Hong Kong courts

Tests by Malaysian professor in yoga ball murder trial were a ‘total sham’ solely for purpose of killing wife, Hong Kong court hears

Explanations defendant Khaw Kim Sun gave to police were ‘wishful thinking and ‘distractions’ from fact he murdered wife and teenage daughter, prosecutor says in summing up

PUBLISHED : Thursday, 13 September, 2018, 8:02pm
UPDATED : Thursday, 13 September, 2018, 9:20pm

A Malaysian professor conducted sham experiments with the sole purpose of getting carbon monoxide with which to murder his estranged wife using a gas-filled yoga ball, a Hong Kong prosecutor told a jury in his closing speech on Thursday.

Summing up his case, prosecutor Andrew Bruce SC rejected explanations given by defendant Khaw Kim Sun as “wishful thinking” and “distractions” from the fact the Chinese University associate professor murdered his wife Wong Siew Fing, 47, and daughter Lily Khaw Li Ling, 16, on May 22, 2015.

“I say the accused is guilty of murder of both his wife and his daughter,” he told the nine jurors, who were expected to deliberate on a verdict at the High Court next week.

Khaw, 53, had denied two counts of murder.

The anaesthesiologist, who used to work at Prince of Wales Hospital in Sha Tin, is accused of placing a gas-filled yoga ball in his wife and daughter’s car, causing them to die of carbon monoxide poisoning. That was while he was having an affair with his student, Shara Lee.

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While no court witnesses were able to say Khaw placed the ball in the car, Bruce urged the jury to be firm. He said although Khaw might have left home earlier than the pair, if he placed the ball in the car an hour or two in advance, the gas released would still be strong enough to take their lives.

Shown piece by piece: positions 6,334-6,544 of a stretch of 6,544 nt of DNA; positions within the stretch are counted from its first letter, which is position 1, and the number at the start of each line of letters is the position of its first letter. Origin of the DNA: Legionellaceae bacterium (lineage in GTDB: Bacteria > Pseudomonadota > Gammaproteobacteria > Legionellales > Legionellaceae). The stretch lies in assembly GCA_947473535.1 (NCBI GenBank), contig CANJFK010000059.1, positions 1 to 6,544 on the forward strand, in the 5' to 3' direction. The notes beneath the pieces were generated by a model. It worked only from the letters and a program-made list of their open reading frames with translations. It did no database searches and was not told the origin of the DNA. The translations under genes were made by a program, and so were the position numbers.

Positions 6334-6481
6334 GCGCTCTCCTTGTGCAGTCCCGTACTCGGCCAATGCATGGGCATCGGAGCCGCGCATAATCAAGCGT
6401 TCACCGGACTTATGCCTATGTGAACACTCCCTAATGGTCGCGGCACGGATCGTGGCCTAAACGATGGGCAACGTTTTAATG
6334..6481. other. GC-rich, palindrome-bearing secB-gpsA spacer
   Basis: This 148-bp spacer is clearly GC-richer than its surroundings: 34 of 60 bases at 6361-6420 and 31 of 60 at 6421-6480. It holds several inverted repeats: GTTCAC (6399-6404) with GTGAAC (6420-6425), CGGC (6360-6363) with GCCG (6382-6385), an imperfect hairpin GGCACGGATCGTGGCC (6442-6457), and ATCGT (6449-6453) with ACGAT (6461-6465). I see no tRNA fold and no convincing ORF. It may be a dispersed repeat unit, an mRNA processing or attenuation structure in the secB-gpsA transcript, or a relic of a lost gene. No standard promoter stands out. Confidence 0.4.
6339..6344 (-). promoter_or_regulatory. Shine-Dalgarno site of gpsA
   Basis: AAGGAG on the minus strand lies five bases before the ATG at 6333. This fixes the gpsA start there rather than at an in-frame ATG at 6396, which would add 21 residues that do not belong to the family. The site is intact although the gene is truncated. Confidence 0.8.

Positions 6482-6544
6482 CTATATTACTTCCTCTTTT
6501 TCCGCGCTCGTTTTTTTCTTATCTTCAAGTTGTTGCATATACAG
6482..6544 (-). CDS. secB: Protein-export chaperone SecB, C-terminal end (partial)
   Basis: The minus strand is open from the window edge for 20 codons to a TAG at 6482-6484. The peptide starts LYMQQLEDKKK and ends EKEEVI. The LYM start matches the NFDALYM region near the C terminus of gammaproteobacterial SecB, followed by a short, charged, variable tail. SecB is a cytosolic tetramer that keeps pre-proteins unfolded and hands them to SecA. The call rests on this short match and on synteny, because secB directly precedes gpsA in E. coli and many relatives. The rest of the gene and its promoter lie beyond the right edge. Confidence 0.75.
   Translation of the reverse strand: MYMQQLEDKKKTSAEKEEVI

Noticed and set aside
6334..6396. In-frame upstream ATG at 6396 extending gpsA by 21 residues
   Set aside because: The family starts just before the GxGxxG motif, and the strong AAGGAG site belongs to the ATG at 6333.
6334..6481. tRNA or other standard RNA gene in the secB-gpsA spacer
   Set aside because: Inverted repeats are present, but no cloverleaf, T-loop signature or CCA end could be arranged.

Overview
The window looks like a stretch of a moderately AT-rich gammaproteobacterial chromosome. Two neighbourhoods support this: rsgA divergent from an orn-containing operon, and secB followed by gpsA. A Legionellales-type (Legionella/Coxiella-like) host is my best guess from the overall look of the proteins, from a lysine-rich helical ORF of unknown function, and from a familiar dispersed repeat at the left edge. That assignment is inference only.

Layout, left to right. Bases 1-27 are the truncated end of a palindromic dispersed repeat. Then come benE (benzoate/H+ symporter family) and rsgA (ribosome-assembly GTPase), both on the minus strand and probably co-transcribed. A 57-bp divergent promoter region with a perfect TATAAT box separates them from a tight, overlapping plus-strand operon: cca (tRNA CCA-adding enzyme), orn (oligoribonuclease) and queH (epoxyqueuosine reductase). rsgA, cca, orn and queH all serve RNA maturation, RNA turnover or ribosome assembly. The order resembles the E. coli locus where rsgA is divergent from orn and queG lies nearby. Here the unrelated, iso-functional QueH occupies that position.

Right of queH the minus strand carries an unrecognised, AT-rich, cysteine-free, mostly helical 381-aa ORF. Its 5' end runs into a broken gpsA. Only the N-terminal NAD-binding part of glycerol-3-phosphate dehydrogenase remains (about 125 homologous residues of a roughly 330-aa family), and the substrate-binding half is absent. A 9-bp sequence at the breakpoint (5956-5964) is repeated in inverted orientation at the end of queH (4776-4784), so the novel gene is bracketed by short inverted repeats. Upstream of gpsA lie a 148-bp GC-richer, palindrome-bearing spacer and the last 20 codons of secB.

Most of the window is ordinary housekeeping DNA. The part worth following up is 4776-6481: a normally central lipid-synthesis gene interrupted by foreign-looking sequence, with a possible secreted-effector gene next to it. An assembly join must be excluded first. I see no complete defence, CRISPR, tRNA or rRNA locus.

“One person, and one person only, remains. The accused,” he said.

Bruce spent most of his time attacking the reasons Khaw gave for his wrongful arrest during interviews with police. Khaw chose not to testify during the trial.

Khaw did not deny taking the carbon monoxide home. But he argued it was to kill rats and did not know why the ball ended up in the yellow Mini Cooper his wife was driving on the day she died.

He claimed his daughter might have committed suicide with it.

But the family helper said she had never seen signs of rats in the house, Bruce reminded the jury.

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He also said despite the gas being dangerous, Khaw’s plan did not call for notifying his family and neighbours. Neither did he think about the two cats at home.

“The rat killing story is just another distraction to explain the real purpose of bringing home the carbon monoxide,” Bruce said.

He said it was too convenient for Khaw to claim he had only told Lily, who was afraid of rats, about his plan.

“A great explanation, even if it doesn’t hold a drop of water, was told to that one person who cannot be here to tell us about it,” Bruce said.

Disputing that Lily had committed suicide, Bruce said those who knew her testified in court that she was full of life and looking forward to the future.

He said Lily might have had disagreements with her mother and was unhappy about her family but it did not make her “a suicide candidate”.

“I venture to suggest that what the accused was saying was a form of wishful thinking,” Bruce said.

The court previously heard Khaw performed two experiments involving carbon monoxide days before the alleged murder. Bruce on Thursday called them “a total sham”.

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Various doctors told the court the experiments, which involved injecting carbon monoxide into rabbits, had no scientific value. Bruce said that appeared to be contrary to Khaw’s long list of high achievements, a discrepancy he described as “chalk and cheese”.

“The simple purpose of bringing home the gas is to kill, to kill the wife,” Bruce said.

He said Lily might have been caught up in his murder plan, but if so, Khaw should still be held liable.

Defence counsel Gerard McCoy SC is expected to give his closing speech before Mrs Justice Judianna Barnes Wai-ling on Friday.